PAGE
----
In the U.S. today is Martin Luther King Day, a federal holiday established in 1986 to commemorate the life and achievements of the noted civil rights leader who was tragically assassinated outside his motel room in Memphis in 1968.
His daughter, Bernice King, who is the executive director of the Atlanta-based King Center for Nonviolent Social Change, has been widely quoted as recently saying the following to the Reuters news service:
(Reuters) – People worldwide should honor the memory of Rev. Dr Martin Luther King Jr. by making Monday a “no shots fired” day and ringing church bells in support of non-violence, urged the daughter of the slain U.S. civil rights leader….
What is interesting to me is the manner in which a local issue with which one may agree can easily be translated into what seems like a commonsense universal claim, while local issues with which one disagrees are likely seen as imperialist the moment they are expected also to be of interest to all others. That is, a figure of tremendous importance locally — even if that local is an entire nation-state — is not necessarily a universal, cross-cultural figure, and the local issue with which that figure is associated is also not necessarily a universal priority. So the claim that “people worldwide” should be honoring his memory, should be honoring and working toward a set of political and social causes of relevance to many (though, importantly, not all) of us here in the U.S. strikes me as a curious moment where identification can be examined.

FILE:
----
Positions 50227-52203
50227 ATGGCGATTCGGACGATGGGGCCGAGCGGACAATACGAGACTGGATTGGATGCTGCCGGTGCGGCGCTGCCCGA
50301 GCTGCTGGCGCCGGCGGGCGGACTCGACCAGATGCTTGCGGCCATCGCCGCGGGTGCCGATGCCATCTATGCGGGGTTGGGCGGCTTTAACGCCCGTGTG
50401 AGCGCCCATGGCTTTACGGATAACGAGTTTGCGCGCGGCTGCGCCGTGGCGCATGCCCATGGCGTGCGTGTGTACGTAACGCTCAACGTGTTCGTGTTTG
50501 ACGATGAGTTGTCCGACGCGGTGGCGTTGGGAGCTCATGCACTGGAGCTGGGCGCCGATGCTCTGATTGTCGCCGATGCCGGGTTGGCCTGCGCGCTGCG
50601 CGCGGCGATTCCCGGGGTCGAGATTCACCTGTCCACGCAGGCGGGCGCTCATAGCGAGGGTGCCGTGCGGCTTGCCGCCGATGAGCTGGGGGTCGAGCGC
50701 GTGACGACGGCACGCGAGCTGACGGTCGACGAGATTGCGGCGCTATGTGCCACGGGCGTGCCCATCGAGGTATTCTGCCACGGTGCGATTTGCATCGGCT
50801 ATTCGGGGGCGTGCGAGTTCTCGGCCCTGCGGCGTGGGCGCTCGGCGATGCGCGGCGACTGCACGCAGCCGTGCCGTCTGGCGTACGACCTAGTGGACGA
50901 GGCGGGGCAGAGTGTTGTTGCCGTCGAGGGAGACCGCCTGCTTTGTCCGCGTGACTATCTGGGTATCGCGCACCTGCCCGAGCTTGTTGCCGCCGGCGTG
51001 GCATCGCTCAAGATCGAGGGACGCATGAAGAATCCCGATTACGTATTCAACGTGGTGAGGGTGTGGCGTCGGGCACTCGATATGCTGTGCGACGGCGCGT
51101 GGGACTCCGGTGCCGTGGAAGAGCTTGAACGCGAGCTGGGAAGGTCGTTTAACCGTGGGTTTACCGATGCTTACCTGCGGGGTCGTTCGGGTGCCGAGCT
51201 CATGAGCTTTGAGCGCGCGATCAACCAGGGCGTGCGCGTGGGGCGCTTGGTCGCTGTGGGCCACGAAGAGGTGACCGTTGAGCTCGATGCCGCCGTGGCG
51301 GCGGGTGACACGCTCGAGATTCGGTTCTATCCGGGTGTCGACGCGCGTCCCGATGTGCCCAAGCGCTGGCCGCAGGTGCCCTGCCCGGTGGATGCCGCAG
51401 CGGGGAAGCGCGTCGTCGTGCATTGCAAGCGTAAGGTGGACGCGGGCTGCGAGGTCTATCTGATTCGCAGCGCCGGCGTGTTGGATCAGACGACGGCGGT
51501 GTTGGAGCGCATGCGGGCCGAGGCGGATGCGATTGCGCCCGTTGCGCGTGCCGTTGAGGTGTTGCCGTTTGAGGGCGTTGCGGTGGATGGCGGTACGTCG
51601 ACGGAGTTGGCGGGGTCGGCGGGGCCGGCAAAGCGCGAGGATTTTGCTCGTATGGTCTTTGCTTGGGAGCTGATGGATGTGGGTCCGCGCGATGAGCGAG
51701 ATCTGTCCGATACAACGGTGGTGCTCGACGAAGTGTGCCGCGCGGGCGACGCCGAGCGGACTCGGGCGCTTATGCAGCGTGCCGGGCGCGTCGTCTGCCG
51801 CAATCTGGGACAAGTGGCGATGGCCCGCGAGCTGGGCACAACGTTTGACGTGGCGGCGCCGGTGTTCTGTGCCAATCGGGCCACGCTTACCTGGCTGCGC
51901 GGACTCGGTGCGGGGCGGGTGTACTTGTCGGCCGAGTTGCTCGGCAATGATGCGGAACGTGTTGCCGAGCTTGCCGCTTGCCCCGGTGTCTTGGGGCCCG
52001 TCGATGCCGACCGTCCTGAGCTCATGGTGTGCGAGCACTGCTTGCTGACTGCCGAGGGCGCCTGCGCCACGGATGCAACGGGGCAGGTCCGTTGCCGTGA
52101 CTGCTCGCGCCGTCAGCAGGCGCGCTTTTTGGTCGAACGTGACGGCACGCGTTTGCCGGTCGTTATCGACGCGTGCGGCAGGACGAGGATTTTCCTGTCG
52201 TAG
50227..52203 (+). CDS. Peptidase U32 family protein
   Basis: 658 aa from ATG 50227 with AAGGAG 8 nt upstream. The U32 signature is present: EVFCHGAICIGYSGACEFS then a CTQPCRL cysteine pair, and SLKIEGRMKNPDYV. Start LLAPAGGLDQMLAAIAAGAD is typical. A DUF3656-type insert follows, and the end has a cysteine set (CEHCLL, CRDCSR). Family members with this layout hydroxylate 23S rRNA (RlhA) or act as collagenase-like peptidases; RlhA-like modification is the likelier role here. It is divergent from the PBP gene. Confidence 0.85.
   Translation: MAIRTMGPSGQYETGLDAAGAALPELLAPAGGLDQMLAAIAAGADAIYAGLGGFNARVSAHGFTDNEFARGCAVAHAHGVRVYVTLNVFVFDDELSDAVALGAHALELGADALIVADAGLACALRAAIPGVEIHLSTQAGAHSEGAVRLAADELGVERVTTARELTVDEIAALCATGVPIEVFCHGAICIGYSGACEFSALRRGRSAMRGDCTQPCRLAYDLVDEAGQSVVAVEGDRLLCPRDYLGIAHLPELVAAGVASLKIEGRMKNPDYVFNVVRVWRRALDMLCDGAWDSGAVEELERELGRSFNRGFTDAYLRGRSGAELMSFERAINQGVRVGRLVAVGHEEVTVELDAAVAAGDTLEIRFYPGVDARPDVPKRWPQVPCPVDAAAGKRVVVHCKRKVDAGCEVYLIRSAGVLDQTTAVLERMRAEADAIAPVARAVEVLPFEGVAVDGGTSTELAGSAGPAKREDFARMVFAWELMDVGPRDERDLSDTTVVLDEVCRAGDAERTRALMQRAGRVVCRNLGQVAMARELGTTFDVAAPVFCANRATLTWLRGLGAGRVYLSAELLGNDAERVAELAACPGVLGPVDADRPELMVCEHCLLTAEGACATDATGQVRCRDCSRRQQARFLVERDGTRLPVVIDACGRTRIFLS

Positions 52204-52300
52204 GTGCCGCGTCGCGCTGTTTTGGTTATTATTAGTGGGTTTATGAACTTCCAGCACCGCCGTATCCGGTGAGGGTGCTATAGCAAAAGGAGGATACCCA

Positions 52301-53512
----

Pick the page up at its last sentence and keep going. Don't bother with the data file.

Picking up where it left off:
Case in point: while I have no doubt that King’s legacy is known by many people around the world, and may today be marked or at least reported in a variety of places outside the U.S., I quickly Googled “Martin Luther King day Paris,” assuming that city might be a good test case for international events planned for today’s U.S. federal holiday. Among the first four hits were:
My point? I don’t know many places in the U.S. that celebrate Bastille Day. To rephrase: while we may think that an issue is important, and while we may think that the issue has tremendous scope and universal consequence, it is, at the end of the day, still our issue, in competition with many other people out there and the things that they each think are worth achieving. We saw this competition over priorities even in the U.S. itself, since only as recently as 2000 did Martin Luther King Day become a truly national holiday (when South Carolina finally agreed to celebrate it).
Thus, claims of universal scope, as an identification technique, are used all across the political spectrum, even for issues you may think are obviously important to you. The curious question, then, is when (and by whom) is this to be critiqued as imperialism?
Given the things that I understand King’s legacy to be associated with, today of all days strikes me as a perfect time for asking questions like this.